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What Layoffs Reveal About Big Tech's Commitment to DEI

A theme emerging from the Big Tech layoffs: Investing in DEI was a fair-weather activity.

In the wake of the SVB implosion, the Wall Street Journal published an opinion piece with an incredibly reactionary take, suggesting that outcomes would have been better with “12 white men” on their board. 

There was an immediate backlash—the idea was nonsense—but that it was published in the Journal reveals a lingering undercurrent of anti-DEI sentiment.

It’s a theme mirrored in the ongoing wave of layoffs in Big Tech, which suggest that investing in diverse talent is a fair weather activity.

A Bloomberg report found that big tech layoffs hit diversity and inclusion jobs extra hard. As a DEI champion and co-author of a book on dismantling gender bias in the workplace, I was upset to learn this—but not surprised.

The layoffs rolling through Big Tech already seem like a blunt force weapon, designed to placate investors—even though the empirical evidence shows no connection between layoffs and improved financial performance, as the wise Adam Grant explains.

The real kicker is the fact (yes, proven fact) that the talent most needed to survive a financial downturn, and drive innovation revenue, and overall profitability, is precisely that diverse talent the DEI teams were hired to enable. See studies by McKinsey, BCG, and Pipeline, among others.

Somehow, against all evidence, investing in diverse talent is seen as optional.

Yet instead of doubling down on that investment (E.G., talent best able to drive innovation and creatively navigate a downturn), Big Tech gutted DEI offices. Somehow, against all evidence, investing in diverse talent is seen as optional. 

How does this make strategic sense? 

Unless DEI efforts were more about jumping on a bandwagon and were never truly integrated into the deeper mission.

There’s a clue in the phrasing of the Bloomberg report: “Companies made promises to hire more underrepresented groups…” It now seems those companies did not seem to start with the right foundation: an understanding that the business case for enabling diverse talent is so solid and compelling, and the work ahead is how to make this systemic and sustainable change in our particular company, not whether the fundamentals are legitimate. Rather, they “made promises” because they felt they had to. The promises, we are now learning, were empty.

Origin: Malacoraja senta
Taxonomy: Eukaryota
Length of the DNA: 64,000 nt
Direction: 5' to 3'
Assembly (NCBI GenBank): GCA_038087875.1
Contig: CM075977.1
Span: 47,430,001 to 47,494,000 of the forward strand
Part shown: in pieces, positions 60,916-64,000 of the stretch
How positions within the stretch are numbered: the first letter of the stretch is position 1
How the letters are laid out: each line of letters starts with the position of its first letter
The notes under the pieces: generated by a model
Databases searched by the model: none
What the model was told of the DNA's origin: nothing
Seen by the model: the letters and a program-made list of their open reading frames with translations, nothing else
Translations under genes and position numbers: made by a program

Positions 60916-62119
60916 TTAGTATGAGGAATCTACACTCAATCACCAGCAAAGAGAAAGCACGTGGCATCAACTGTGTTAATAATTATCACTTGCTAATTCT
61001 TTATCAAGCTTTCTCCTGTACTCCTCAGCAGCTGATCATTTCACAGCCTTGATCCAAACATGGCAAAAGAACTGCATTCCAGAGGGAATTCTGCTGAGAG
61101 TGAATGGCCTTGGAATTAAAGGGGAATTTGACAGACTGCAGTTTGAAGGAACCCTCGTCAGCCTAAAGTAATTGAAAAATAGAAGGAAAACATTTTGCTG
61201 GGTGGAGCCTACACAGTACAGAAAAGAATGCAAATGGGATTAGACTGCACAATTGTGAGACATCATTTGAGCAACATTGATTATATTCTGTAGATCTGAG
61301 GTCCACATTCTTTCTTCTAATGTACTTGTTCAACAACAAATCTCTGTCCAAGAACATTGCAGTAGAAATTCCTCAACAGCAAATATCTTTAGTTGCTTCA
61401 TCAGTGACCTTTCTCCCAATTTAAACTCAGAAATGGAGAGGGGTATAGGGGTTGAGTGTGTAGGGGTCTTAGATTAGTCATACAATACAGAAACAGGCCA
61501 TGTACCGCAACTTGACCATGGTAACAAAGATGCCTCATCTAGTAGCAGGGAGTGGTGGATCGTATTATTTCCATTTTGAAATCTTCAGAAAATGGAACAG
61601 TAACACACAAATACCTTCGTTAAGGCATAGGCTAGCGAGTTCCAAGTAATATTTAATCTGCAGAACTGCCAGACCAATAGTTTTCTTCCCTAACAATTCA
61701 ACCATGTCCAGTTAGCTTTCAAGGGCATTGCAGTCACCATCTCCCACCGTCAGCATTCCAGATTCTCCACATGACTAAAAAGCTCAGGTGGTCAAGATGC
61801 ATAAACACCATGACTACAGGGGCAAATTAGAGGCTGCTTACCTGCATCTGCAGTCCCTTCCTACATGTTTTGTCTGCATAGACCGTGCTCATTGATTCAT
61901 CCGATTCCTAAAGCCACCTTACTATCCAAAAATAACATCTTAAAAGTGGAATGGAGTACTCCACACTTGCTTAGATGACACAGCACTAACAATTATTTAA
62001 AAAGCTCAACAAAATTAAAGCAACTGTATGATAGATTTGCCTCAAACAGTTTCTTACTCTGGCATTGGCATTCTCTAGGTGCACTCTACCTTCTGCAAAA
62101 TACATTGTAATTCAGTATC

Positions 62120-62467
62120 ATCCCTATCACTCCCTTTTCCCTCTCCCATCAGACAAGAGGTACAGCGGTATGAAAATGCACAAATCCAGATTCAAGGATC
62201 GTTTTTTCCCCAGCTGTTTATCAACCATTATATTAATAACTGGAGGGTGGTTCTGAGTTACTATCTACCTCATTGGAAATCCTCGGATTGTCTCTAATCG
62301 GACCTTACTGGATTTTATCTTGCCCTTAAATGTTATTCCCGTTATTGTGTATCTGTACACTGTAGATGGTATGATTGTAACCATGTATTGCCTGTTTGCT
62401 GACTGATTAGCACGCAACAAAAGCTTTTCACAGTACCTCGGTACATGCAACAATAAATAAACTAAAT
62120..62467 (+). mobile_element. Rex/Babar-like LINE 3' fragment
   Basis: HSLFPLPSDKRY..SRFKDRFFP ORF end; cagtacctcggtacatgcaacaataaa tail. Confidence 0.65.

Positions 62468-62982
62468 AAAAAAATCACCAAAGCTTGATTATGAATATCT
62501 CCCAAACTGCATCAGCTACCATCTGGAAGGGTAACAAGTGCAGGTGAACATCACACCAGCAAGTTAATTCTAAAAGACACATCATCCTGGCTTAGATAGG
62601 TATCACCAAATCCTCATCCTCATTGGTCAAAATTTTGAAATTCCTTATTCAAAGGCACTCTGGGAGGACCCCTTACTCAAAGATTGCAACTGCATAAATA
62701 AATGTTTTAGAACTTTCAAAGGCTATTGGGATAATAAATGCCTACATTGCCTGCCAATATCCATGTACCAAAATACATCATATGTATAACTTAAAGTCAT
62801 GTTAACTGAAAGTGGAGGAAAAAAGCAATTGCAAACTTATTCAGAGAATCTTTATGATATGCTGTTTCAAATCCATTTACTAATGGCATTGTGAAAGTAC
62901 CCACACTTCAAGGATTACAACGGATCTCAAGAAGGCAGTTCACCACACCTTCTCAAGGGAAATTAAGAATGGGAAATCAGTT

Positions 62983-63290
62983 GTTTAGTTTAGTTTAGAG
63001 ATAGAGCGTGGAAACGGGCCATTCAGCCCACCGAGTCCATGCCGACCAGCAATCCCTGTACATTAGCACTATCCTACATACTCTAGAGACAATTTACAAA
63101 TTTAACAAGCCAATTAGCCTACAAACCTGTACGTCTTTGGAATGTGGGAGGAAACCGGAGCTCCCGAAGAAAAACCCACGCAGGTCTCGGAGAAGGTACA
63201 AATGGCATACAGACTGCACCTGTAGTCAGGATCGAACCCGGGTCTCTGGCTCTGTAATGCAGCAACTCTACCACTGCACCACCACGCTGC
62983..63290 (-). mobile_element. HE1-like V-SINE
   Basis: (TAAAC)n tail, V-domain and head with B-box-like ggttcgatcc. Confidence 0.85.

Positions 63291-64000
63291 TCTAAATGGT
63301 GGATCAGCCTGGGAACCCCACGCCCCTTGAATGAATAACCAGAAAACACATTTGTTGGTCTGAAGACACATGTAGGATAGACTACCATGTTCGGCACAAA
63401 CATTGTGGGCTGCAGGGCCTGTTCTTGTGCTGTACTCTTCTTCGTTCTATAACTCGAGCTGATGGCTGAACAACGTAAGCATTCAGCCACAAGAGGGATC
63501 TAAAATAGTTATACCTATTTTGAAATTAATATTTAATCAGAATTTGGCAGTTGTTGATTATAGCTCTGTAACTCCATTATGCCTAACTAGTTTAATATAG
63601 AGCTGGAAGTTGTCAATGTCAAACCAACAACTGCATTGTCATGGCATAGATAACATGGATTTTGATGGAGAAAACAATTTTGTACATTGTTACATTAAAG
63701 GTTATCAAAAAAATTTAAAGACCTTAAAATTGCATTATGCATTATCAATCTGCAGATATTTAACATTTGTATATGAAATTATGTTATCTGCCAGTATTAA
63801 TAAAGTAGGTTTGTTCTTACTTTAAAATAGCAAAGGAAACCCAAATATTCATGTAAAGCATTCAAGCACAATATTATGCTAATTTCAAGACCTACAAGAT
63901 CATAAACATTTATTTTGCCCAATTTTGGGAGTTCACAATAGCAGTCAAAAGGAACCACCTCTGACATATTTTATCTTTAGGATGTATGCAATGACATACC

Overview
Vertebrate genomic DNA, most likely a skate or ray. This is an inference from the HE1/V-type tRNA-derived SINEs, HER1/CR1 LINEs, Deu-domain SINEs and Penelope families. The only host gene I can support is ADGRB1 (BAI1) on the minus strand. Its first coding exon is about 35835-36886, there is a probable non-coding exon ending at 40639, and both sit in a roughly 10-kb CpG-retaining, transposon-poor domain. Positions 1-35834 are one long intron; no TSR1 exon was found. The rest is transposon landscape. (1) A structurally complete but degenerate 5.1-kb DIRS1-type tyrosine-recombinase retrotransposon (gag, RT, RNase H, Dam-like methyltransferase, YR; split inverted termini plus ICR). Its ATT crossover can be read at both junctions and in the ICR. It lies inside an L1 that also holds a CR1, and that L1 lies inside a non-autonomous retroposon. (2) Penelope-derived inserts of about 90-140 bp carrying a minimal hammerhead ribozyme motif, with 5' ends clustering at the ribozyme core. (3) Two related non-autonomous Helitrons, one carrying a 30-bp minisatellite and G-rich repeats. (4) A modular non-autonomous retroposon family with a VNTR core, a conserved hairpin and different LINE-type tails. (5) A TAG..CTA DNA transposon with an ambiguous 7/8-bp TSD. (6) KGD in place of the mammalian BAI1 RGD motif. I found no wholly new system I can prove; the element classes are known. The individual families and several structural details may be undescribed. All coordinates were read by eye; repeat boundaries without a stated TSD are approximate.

If the DEI bubble was fake, how can we make it real?

So what should happen now to help those companies recover this fumble? And if the DEI bubble was fake, how can we make it real? 

A.Team challenged me to bring this provocative question to their Change Makers Community, a diverse group of investors, founders, enterprise leaders who are obsessed with the future of work. At an event co-sponsored by the executive recruiting firm, Hunt Club, we hashed it out over a family-style spread in downtown Manhattan.

Here are five steps for tech leaders who want to get strategic about DEI:

1. Set DEI up correctly.  If DEI’s last wave wasn’t real - set up too quickly, not anchored in a clear business case and not integrated into the strategy, then let’s start that now. Create clear goals and through-the-line accountability, starting from the top.

2. Maintain a visible access point. One clear benefit of the standalone DEI office was not only the signal of intent, but also the clear access point for outsiders to find a way into otherwise fortressed institutions. Even if we do integrate thoughtful intention into the businesses, we need to preserve that access point for outsiders until more progress is made. 

3. Strap in for the long haul. Early change makers can spark initial progress, but it's important to keep in mind that this is a continuous process with long term goals. Since the work has to start somewhere, we have to be willing to accept our role at the beginning, without a guarantee of quick results.

4. Accountability starts at the top. There is no question that real change starts with a real intention at the top of an organization. In the case of DEI, it really needs to be company boards that hold the c-suite accountable for their talent, and the metrics that matter in a modern workplace. At the same time, the workforce will continue to vote on Glassdoor and with their feet. If you listen to employees, you’ll hear about the sense of betrayal they feel from institutions, and why the next generation of diverse talent is tapping out. This is the wake up call.

5. Bring it back to shared values. We need visible values to set the right intentions for DEI to work. Take the story of a Big Tech CEO who cared authentically about nurturing diverse talent: She started a meeting on the topic by saying “I’ll give everyone 5 minutes to leave if they don’t believe this is important and urgent. I won’t judge you, I just don’t want to waste your time or mine. I only want you to stay here if you are as committed to this work as I am.” Now that’s an attitude that will drive real change!

Angelique Bellmer Krembs is a CMO-in-Residence at A.Team as part of their CXO Network of executive leaders, adding advisory and thought leadership on critical topics driving the future of work.

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